A mechanistic investigation of mechanochromic luminescent organoboron materials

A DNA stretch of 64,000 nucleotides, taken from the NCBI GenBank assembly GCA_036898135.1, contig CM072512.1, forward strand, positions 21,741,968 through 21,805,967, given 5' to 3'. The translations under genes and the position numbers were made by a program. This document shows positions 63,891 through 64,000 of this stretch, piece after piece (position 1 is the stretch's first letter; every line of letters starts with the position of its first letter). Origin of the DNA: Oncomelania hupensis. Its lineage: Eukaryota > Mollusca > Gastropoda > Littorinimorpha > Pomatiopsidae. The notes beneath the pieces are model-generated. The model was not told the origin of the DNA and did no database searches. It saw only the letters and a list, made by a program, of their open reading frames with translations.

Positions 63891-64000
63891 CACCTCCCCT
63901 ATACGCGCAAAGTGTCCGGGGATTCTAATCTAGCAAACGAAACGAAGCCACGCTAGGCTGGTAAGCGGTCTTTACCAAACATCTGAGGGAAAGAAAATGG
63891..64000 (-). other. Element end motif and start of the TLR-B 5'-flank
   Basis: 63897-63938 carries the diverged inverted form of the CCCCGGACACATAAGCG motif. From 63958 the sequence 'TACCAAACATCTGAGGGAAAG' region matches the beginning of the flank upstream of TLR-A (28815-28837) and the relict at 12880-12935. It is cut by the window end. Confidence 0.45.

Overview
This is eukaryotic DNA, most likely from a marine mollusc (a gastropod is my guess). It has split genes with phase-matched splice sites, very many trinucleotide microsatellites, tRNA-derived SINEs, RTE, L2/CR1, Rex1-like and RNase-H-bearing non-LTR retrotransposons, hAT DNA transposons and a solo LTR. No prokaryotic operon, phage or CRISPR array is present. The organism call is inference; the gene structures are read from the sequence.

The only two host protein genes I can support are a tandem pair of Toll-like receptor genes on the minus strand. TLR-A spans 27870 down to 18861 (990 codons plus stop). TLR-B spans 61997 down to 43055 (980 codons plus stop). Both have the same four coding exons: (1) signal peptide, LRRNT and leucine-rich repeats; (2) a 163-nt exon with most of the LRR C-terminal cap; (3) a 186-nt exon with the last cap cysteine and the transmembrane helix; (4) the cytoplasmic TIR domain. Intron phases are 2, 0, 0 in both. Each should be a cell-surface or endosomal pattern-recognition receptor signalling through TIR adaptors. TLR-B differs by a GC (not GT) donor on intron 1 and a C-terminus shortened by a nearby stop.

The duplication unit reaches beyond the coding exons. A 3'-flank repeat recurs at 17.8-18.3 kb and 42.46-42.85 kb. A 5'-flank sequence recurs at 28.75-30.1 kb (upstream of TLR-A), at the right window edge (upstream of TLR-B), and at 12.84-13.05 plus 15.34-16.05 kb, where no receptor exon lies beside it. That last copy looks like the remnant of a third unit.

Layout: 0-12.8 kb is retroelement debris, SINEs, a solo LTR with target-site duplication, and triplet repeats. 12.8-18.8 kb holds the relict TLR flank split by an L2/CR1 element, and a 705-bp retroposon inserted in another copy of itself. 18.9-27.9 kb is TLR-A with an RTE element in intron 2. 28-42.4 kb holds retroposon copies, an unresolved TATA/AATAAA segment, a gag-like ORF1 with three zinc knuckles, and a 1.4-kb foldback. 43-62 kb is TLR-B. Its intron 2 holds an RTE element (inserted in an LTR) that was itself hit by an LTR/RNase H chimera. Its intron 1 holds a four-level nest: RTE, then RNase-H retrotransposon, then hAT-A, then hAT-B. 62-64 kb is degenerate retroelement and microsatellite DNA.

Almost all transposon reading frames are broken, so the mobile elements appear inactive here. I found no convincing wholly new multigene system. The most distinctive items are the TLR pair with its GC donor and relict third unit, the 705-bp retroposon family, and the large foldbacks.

Mechanochromic luminescence (ML) refers to the luminescence color and/or intensity change of solid-state materials induced by mechanical perturbations. For organic molecular solids, this phenomenon is related to the specific packing modes and orientations of individual fluorophores, which could give rise to different excited-state interactions. The molecular solids of difluoroboron dibenzoylmethane (BF2dbm) derivatives were previously found to exhibit reversible ML at room temperature and are promising as self-healing optical materials. In this report, we aim to shed some light on the mechanism of BF2dbm ML by trying to understand the excited-state interactions among solid-state BF2dbm molecules and elucidate how these interactions change upon mechanical stimulation. We first investigated the optical properties of monomeric, dimeric, and polymeric BF2dbm derivatives in optically dilute solutions and demonstrated unambiguously that BF2dbm moieties have a propensity to form H-aggregates. Next, we studied the physical properties of these boron complexes in the solid state including their crystal structures, fluorescence emissions, and mechanochromic luminescence. By correlating solution data with the solid-state characterization results, it was concluded that two coupled processes, force-induced emissive H-aggregate formation and energy transfer to the emissive H-aggregates, are responsible for the observed BF2dbm ML in the solid state.